THE BRITISH LIBRARY

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18 June 2019

Findings from the Bindings: Nazi Era Spoliation Research at the British Library III – The Collection of Lucien Graux

There is a book-stamp on the front pastedown of Davis 692, Johann Carion, Chronica Carionis…Auffs neuve in Lateinischer Sprach beschrieben, und…vermehret…durch Herrn Philippum Melanthonem, und Doctorem Casparum Peucerum, Wittenberg: H. Krafft, 1573.  This indicates that the volume was formerly in the collection of Lucien Désiré Prosper Graux (1878-1944).  Graux’s name appears on a report listing French Private Collections compiled in 1943 by the American Commission for the Protection and Salvage of Artistic and Historic Monuments in War Areas (The Roberts Commission), as part of their identification of cultural property at risk on the European continent.

 American Commission for the Protection and Salvage of Artistic and Historical MonumentsRecords of the American Commission for the Protection and Salvage of Artistic and Historical Monuments in War Areas (The Roberts Commission), 1943-1946, National Archives, College Park, Maryland, M1944, Record Group 239, Roll 0021

Dubbed the ‘Prince of Bibliophiles,’ and collecting over two decades, Graux amassed one of the largest and most spectacular private collections of books and manuscripts in the first half of the twentieth century in France.  Consisting of over 10,000 volumes, the collection excelled in  French, German and Italian literature, fine-bindings, historical and literary manuscripts, music, and illustrated books, amongst others.  Housed in his mansion at 33 Avenue Kleber in Paris, books were not the only pursuits for which Graux was noteworthy: as a doctor, entrepreneur, writer and publisher, Graux crossed disciplinary boundaries, and contributed widely to medical, social, political and literary fields.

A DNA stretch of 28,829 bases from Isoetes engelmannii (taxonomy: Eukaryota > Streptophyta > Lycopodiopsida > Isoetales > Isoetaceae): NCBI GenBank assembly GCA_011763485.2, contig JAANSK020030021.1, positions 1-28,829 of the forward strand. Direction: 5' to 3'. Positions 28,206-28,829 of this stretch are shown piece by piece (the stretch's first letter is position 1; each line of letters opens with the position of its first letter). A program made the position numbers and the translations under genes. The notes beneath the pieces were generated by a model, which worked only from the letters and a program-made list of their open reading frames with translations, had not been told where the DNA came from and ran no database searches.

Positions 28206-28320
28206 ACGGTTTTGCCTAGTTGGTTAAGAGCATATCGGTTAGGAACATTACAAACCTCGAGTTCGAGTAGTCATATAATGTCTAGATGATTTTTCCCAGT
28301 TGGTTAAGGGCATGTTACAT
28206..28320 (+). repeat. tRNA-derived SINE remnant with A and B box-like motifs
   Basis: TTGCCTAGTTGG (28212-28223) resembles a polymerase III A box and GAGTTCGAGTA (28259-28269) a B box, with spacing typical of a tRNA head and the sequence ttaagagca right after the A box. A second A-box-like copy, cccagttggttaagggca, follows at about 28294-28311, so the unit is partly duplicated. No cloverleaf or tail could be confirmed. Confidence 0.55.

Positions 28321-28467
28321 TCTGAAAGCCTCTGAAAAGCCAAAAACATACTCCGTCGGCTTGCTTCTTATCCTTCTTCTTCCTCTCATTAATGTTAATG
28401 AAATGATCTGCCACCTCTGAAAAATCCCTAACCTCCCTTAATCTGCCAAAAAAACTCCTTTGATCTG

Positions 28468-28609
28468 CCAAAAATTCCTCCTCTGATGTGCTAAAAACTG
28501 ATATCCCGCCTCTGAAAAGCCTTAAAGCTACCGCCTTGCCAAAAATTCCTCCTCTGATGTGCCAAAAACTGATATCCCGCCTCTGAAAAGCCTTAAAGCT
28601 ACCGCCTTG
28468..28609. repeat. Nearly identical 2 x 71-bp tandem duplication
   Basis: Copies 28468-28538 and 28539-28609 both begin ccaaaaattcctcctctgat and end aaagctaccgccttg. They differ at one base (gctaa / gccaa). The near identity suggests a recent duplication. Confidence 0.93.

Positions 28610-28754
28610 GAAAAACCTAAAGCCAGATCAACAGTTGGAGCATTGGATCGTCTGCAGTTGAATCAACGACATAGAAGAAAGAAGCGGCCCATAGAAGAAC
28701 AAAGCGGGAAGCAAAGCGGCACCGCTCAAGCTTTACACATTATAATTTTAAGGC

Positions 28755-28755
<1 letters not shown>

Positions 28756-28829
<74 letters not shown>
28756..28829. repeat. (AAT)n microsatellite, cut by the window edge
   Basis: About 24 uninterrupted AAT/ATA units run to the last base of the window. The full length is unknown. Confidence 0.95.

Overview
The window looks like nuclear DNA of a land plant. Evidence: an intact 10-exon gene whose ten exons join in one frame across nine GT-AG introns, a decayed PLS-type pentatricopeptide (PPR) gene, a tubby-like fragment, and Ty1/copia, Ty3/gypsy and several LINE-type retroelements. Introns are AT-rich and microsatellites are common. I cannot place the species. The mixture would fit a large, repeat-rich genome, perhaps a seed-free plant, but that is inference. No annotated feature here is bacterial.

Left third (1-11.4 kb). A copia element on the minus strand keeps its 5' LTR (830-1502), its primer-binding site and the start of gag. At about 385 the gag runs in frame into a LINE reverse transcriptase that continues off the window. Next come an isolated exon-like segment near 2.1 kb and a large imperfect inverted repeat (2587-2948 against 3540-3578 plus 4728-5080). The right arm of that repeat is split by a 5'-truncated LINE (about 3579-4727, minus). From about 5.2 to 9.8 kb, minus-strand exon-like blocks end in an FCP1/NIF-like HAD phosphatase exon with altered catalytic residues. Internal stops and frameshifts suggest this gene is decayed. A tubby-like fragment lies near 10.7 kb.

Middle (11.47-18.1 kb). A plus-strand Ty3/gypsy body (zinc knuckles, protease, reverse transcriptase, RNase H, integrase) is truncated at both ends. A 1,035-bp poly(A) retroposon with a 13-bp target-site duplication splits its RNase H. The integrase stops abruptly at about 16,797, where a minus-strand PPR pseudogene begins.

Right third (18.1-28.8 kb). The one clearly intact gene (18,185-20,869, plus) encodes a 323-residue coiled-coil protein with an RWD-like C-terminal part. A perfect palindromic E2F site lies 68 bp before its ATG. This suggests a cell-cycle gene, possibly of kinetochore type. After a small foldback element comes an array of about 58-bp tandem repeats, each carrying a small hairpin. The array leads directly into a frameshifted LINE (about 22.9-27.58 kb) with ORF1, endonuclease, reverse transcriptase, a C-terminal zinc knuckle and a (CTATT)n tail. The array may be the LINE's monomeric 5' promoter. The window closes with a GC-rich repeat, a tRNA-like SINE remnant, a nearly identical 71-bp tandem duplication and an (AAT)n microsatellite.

Ex-libris of Doctor Lucien-GrauxDetail, Ex-libris of Doctor Lucien-Graux on the front pastedown of Davis 692

Graux received his early training in medicine, finding success in his position as editor of the Gazette Médicale de Paris, and shortly thereafter wealth in filing a patent for the drug Urodonal.  At the end of the First World War, Graux turned his attention toward the founding of Arys, a perfume company.  He became an advisor to a number of French ministries during the 1920s, including the foreign trade, for which he oversaw a number of diplomatic missions.  His work for the French state ultimately earned him the title, Knight of the Legion of Honour.  Another venture, Graux’s publishing house Les Amis du docteur, published bibliophilic booklets, original engravings, and his own historical and biographical essays, fantastical novels, and topics including, medicine, science, and the occult, further reflecting his vast, varied and interdisciplinary interests.

With his interests in the occult and supernatural, some have referred to him as a spiritualist.  But his response to the depredation of man during the Second World War might characterize him as a humanist.  In June 1940, shortly after the German occupation of France, Graux joined the resistance.  Discovered and arrested by the Gestapo in the spring of 1944, he was deported to the Dachau concentration camp in June, where he was murdered on 10 October 1944.

Despite the wide-scale confiscation and looting of property throughout France under the Nazi occupation, and the Roberts Commission’s identification of Graux’s collection being at risk, Graux’s collection remained intact.  Retained by his widow, Mme Lucien Graux (née Léontine de Flavigny), Graux’s library was sold through the Galerie Charpentier at Hotel Drouot Auction house, Paris, in nine sales between 1953 and 1957.